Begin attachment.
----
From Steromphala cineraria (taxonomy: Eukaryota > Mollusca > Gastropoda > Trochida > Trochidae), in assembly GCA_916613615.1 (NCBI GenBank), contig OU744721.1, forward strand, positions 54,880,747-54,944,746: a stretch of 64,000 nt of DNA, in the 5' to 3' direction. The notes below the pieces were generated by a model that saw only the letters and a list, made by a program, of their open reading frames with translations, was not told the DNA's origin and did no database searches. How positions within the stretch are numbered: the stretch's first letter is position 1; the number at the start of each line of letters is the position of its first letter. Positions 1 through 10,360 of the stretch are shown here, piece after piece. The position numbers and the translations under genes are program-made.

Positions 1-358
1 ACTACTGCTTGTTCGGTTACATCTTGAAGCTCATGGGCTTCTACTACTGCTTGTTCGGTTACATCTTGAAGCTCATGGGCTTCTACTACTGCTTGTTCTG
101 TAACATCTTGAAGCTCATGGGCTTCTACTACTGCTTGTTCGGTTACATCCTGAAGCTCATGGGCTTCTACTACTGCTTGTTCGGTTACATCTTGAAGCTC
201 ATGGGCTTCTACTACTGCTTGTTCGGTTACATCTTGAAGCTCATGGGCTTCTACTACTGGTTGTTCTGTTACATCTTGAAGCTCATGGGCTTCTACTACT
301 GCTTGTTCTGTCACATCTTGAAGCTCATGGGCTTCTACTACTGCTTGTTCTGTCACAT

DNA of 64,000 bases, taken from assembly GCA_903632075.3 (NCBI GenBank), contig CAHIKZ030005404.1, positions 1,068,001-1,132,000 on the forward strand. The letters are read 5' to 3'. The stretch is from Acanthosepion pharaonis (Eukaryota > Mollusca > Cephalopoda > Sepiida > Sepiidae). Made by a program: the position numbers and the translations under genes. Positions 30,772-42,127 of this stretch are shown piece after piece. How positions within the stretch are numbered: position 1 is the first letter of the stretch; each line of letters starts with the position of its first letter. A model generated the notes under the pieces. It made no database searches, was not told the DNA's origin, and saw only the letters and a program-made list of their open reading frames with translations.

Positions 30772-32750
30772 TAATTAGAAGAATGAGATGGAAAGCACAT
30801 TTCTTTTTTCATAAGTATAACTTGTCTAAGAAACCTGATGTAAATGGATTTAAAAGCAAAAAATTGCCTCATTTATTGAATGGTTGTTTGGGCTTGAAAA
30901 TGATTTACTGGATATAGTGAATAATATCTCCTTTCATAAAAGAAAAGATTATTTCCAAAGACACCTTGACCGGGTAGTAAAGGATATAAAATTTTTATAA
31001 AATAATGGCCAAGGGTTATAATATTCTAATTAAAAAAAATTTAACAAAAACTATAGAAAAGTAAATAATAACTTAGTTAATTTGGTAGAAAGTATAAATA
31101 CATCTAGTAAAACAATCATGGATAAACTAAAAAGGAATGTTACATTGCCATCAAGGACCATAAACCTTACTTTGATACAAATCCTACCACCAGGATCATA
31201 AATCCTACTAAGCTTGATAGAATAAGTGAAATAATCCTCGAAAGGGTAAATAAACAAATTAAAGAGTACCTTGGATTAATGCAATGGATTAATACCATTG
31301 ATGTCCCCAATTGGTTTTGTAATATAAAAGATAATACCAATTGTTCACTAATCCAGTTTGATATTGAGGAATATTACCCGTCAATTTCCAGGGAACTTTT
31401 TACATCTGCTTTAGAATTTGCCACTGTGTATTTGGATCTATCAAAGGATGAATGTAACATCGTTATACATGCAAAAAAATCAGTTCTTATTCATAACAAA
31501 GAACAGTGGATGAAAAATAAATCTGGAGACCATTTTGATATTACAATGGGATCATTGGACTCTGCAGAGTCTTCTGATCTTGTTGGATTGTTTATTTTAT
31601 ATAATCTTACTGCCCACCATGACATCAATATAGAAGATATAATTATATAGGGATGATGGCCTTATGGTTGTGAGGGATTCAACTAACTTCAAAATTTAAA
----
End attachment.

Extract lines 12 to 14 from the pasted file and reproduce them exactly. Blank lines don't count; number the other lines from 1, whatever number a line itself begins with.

31001 AATAATGGCCAAGGGTTATAATATTCTAATTAAAAAAAATTTAACAAAAACTATAGAAAAGTAAATAATAACTTAGTTAATTTGGTAGAAAGTATAAATA
31101 CATCTAGTAAAACAATCATGGATAAACTAAAAAGGAATGTTACATTGCCATCAAGGACCATAAACCTTACTTTGATACAAATCCTACCACCAGGATCATA
31201 AATCCTACTAAGCTTGATAGAATAAGTGAAATAATCCTCGAAAGGGTAAATAAACAAATTAAAGAGTACCTTGGATTAATGCAATGGATTAATACCATTG